Internet Security and Privacy - World Wide Web



There are different sorts of malicious software, some are called virii, others trojans, worms, dialers, keyloggers and so on. The main difference is that a virus rather will make the system visually malfunctioning, while the other sorts try to hide deeply into the system. Invisibly, they may steel your identity, gathering personal information, e-mail addresses and other information stored on your computer. They may change your internet settings, change your browser home- and search-pages and even try to connect to the internet without permission or even knowing of the user. That way, your home computer may become part of a network, used for malicious purposes (e.g. sending unsolicited mail or "spam"). In short, they make a serious threat to your privacy. Other software will not immediately steel something from your system, but use it to display advertisements beyond the control of the user. Although such software may inform the user about this during installation, that's not always obvious, and sometimes it may be hard to remove the advertisement program, even after un-installing the accompanying software.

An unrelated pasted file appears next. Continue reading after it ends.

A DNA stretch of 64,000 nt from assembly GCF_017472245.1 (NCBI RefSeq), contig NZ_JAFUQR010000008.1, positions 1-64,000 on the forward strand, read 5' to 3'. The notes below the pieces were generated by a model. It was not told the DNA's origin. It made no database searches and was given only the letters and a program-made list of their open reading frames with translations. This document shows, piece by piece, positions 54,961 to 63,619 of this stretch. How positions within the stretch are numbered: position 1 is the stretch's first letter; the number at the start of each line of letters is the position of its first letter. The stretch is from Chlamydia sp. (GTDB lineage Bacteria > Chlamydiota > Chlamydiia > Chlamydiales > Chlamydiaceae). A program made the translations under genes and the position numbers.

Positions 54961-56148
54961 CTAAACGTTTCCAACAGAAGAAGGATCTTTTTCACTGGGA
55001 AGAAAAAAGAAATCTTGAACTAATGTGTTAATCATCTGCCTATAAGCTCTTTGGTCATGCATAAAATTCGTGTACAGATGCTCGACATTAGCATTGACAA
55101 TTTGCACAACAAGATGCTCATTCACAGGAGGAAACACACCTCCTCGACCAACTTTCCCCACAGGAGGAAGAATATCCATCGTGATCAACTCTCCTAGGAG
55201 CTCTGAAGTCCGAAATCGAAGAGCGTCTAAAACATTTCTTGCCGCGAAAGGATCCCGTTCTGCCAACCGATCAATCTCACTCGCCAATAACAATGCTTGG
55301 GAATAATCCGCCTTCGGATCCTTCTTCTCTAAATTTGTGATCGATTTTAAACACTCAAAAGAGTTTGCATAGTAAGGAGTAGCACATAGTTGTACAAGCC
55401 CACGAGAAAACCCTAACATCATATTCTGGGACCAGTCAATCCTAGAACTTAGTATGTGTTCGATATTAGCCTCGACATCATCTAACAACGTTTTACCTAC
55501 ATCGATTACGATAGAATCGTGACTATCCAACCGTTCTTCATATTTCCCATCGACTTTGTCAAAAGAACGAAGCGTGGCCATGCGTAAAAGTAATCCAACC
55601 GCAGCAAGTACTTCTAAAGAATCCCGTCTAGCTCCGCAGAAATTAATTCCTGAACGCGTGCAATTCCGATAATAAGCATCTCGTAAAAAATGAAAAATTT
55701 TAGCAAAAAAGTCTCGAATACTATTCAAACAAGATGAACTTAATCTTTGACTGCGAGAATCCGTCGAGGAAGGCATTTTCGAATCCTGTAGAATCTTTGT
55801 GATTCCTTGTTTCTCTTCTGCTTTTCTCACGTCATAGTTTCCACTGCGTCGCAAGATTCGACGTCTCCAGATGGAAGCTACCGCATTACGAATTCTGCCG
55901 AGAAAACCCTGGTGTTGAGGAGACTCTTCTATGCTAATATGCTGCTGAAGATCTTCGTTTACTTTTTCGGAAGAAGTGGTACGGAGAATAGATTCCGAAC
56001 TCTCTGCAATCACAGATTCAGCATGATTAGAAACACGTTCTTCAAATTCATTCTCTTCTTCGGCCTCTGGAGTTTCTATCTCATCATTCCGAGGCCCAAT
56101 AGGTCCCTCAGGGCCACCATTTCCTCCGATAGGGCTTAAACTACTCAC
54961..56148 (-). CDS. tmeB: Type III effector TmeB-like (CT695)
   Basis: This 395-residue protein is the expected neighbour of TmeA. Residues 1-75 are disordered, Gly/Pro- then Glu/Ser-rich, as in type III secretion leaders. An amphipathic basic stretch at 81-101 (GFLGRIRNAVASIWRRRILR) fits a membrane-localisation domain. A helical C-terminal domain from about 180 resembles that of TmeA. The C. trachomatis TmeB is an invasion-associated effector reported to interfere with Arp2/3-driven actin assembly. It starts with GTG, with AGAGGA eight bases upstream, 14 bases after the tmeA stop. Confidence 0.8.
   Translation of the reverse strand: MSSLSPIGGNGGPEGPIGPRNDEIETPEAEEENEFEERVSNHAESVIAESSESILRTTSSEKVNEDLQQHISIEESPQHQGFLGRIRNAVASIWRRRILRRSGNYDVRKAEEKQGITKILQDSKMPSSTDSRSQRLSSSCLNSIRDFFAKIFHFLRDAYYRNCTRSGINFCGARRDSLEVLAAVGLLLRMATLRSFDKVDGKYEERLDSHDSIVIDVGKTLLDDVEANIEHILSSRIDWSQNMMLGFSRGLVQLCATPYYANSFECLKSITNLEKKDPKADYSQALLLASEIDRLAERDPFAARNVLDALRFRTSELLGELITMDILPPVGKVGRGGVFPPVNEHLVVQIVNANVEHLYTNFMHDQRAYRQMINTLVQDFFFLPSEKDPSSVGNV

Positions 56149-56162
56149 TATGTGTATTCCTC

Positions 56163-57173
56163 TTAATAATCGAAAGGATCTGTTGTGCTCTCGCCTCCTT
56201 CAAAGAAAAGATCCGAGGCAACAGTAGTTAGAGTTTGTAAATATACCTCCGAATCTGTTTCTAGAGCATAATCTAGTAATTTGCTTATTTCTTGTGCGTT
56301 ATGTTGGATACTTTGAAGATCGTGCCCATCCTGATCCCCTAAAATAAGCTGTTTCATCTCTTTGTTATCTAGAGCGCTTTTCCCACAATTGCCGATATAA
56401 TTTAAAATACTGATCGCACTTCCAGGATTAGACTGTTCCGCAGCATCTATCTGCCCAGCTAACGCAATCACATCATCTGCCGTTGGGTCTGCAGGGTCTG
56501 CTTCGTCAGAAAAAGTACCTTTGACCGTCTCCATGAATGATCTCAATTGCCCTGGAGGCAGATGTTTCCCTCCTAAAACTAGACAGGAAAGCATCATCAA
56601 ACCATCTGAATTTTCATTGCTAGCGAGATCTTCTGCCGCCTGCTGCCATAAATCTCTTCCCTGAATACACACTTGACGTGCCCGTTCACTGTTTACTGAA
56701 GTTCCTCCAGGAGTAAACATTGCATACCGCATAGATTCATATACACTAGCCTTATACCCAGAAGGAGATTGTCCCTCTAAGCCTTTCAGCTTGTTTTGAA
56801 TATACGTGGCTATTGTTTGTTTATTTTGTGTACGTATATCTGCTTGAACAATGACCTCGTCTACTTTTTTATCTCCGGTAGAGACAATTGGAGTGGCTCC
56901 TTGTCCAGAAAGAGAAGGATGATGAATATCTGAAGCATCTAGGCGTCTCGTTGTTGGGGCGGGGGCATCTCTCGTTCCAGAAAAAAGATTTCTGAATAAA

Your system can become infected by downloading and installing malicious software from the web or by opening an infected e-mail attachment or code (see e-mail security). But fortunately it's relatively easy to avoid much of those treats by looking at the files and their extensions before opening them.
But is also possible to get your system infected by just visiting an internet website which is installing malicious code (e.g. "script") onto your computer. Scripts are intended and used for a variety of harmless things, such as creating visual effects and interactive elements on webpages, but unfortunately scripts can also do a lot of harm. You don't see anything while surfing, it's only afterwards you discover the unwanted results.

Indeed, your personal information, such as your surfing habits, the place you live in, all the data you send, and so on, has a big (commercial) value on the internet. So lots of sites will try to collect it. If such sites are into fair play (and to keep it legal in most states too) they will put a text somewhere on their homepage saying that they do collect personal information about you. And they will have a "privacy policy" where you can find what information is collected and where the information goes: will it be used only by the site you visited, or will it be given away (or sold) to other sites; and will the information gathered be linked to you in person (your personal computer) or will it only be send anonymously and relatively innocent and used for statistic purposes...

We'll look a bit deeper into it here...